As Armenia and Azerbaijan continue their clash over the disputed Nagorno-Karabakh region for a second week, both countries have blamed one another for targeting important cities and endangering the lives of civilians.
Armenia’s government-run information centre has released footage purportedly showing artillery attacks by Azeri forces on Sunday within the city of Stepanakert.
Armenian authorities claimed civilian casualties as a results of Sunday’s attack.
The video shows severely damaged buildings, including an apartment block, and a street covered in debris.
Al Jazeera’s Bernard Smith was forced to go away Stepanakert on Sunday night thanks to “intense bombardment”, which he said killed five civilians.
“We are told by people still in Stepanakert that the bombardment has [re]started this morning,” he said, reporting from the Armenian town of Goris.
Armenia’s ministry of defence tweeted that Azeri forces had fired rockets at Stepanakert and Shushi “with great intensity”.
“Fierce fighting engagements are ongoing,” the ministry tweeted on Monday.
Anna Naghdalyan, spokeswoman for Armenia’s ministry of foreign affairs, said on Monday that Stepanakert is being “continuously attacked by Azerbaijani soldiers with cluster munitions”.
Azerbaijan’s defence ministry said Armenian forces were shelling three of its towns – Beylagan, Barda, and Terter – after hitting Ganja and Mingecevir, the country’s second and fourth-largest cities respectively, on Sunday.
Hikmet Hajiyev, head of Azerbaijan’s policy Affairs Department, tweeted that four Tochka ballistic missiles had been launched at Mingecevir, which features a population of quite 100,000 and is found 100km (62 miles) from Armenia’s border.
However, Shushan Stepanyan, press secretary for Armenia’s defence ministry, dismissed Azerbaijan’s accusations that Armenia was targeting Mingecevir as false.
“No fire was opened from Armenia,” Stepanyan tweeted. “This is that the desperate convulsions of the Azerbaijani side.”
Reporting from Mingecevir, Al Jazeera’s Sinem Koseoglu said she witnessed three missiles falling.
“Two of them hit on the brink of the hydroelectric power station ,” she said. “One other hit the town centre and therefore the fourth hit accessible a maternity [unit] where a building was damaged and two civilians were injured.”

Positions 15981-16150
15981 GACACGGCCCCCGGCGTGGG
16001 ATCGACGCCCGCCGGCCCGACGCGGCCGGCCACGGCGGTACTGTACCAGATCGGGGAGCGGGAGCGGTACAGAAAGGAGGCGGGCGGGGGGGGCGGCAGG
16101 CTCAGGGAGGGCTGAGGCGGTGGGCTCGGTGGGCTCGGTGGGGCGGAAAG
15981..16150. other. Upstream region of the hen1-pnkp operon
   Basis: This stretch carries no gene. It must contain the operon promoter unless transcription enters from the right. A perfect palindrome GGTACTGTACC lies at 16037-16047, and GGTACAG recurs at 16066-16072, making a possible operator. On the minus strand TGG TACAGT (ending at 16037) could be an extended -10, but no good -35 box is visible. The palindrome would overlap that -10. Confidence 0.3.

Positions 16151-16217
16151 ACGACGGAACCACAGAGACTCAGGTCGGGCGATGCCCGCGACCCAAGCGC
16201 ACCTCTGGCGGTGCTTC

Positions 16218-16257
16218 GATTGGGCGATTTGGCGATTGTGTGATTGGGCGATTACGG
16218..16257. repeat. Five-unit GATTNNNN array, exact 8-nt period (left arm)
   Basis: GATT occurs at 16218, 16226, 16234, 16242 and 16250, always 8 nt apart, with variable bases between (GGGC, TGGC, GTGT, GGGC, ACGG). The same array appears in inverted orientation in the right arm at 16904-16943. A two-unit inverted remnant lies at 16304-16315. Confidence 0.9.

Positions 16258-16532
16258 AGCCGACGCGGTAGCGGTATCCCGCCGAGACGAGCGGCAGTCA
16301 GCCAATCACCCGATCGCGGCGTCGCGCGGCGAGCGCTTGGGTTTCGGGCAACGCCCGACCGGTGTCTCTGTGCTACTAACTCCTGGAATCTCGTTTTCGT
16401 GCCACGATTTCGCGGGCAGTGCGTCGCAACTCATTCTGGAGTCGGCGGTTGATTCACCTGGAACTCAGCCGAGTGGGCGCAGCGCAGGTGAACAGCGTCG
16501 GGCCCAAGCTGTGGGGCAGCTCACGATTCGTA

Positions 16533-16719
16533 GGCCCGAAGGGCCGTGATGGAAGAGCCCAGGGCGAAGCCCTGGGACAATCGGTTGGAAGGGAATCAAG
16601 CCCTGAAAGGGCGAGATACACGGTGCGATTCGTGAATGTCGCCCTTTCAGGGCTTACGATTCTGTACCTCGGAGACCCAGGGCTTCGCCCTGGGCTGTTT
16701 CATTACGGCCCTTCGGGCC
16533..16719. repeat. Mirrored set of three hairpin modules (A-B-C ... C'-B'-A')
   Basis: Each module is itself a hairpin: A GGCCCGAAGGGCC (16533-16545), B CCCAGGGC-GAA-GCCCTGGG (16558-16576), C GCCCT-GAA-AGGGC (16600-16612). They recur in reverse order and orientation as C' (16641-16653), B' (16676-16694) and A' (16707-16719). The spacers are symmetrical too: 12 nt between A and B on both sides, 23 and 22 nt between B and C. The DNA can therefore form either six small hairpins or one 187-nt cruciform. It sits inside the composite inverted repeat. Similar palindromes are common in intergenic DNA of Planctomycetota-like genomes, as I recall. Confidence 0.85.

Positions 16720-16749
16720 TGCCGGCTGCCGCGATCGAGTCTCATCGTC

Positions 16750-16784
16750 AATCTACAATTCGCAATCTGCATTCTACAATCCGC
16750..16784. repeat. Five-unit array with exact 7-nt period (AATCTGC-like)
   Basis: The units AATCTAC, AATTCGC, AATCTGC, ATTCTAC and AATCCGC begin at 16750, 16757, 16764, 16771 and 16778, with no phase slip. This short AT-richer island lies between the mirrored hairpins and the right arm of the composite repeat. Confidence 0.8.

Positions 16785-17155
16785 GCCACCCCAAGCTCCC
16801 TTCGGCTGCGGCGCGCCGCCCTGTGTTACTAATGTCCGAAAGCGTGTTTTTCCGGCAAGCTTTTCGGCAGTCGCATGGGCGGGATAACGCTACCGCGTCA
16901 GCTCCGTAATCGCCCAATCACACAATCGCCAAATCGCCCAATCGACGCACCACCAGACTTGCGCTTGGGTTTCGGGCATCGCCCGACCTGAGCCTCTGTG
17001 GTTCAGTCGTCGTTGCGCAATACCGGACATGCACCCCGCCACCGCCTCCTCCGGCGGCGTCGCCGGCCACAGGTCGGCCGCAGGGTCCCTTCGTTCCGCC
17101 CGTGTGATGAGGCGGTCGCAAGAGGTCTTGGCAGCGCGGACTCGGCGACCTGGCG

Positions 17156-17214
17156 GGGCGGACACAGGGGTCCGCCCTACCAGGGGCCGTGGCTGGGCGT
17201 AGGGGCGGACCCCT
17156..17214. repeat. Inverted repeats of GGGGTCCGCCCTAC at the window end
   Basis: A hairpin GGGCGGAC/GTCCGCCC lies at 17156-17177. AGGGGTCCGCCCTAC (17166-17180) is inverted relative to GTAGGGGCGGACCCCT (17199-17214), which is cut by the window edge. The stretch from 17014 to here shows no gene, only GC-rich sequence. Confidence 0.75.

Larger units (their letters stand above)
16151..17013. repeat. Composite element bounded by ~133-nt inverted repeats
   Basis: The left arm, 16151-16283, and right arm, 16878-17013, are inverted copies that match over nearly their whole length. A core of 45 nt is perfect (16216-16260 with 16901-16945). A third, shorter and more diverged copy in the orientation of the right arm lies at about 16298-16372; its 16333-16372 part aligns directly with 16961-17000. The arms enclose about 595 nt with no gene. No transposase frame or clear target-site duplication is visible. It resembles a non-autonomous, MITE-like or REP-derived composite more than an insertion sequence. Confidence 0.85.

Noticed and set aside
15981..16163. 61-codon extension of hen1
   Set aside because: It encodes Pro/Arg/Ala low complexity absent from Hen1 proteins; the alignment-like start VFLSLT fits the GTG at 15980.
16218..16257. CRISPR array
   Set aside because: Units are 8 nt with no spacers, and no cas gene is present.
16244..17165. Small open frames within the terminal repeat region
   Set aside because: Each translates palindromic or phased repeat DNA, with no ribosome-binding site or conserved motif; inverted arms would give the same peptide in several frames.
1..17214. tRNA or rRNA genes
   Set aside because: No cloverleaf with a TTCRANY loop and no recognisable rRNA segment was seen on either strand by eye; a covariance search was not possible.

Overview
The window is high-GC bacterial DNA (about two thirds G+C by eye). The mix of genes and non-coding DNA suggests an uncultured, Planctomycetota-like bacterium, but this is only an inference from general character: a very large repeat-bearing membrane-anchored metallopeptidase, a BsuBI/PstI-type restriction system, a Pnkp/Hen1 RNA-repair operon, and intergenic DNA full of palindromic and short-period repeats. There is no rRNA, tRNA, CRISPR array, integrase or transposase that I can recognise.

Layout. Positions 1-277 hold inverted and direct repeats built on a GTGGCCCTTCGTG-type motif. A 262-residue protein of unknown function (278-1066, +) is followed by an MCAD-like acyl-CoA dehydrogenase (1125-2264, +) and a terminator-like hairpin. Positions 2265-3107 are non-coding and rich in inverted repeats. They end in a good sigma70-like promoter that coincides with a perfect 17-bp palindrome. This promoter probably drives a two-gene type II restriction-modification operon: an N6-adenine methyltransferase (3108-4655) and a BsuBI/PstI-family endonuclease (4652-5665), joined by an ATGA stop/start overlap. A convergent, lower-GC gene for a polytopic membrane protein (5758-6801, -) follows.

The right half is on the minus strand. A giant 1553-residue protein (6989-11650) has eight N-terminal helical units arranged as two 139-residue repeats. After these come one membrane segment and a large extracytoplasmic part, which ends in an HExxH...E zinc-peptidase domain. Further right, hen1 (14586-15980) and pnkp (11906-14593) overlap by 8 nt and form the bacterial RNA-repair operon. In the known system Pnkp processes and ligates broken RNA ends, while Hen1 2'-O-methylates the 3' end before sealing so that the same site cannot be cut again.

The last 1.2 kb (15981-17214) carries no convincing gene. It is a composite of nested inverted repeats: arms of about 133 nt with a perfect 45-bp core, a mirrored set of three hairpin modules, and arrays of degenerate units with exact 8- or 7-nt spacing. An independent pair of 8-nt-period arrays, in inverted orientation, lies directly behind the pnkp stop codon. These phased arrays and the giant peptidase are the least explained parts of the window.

Mingecevir’s hydroelectric plant supplies electricity to the whole country, and therefore the city also features a large water reservoir which Koseoglu said Armenia had threatened to focus on .
“If the water reservoir is hit, 14 cities of Azerbaijan would be flooded,” she said.
“The Azeris are saying the concept of the conflict is transforming into another one where long-range missiles are involved and crowded cities and strategic destinations are targeted, which might have more catastrophic outcomes if the missiles hit their targets,” she continued.
The International Committee of the Red Cross on Sunday condemned reports of “indiscriminate shelling and other alleged unlawful attacks using explosive weaponry in cities, towns and other populated areas”.
The latest clashes erupted on September 27 and have killed dozens, marking the most important escalation during a decades-old conflict over the region, which lies within Azerbaijan but is controlled by local ethnic Armenian forces backed by Armenia.
In a fiery address to the state on Sunday, Azerbaijani President Aliyev set several stiff conditions for a ceasefire.
He said Armenian forces “must leave our territories, not in words but in deeds”, provide a timetable for a full withdrawal, apologise to the Azerbaijani people and recognise the territorial integrity of Azerbaijan.
Yerevan rejected Aliyev’s demands.
Karabakh’s presidency threatened to “expand subsequent (military) actions to the whole territory of Azerbaijan”.
Armenian sources have put the price from fighting within the region – home to about 145,000 people – at quite 200, while Azerbaijan last said that 19 civilians are killed and 60 injured.
Russia, which features a base in Armenia and also supplies weapons to Azerbaijan, has expressed concerns about the rising number of civilian victims.
Foreign Minister Sergey Lavrov involved a ceasefire as soon as possible during a call together with his Armenian counterpart Zohrab Mnatsakanyan on Sunday.
German Chancellor Angela Merkel also demanded an instantaneous end to all or any fighting during a call with Armenian Prime Minister Nikol Pashinyan.
Azerbaijan and Armenia previously fought a war over Nagorno-Karabakh within the late 1980s and early 1990s as they transitioned into independent countries amid the collapse of the Soviet Union .
The war, which ended with a fragile peace in 1994, is estimated to possess killed tens of thousands of individuals , including quite thousand civilians.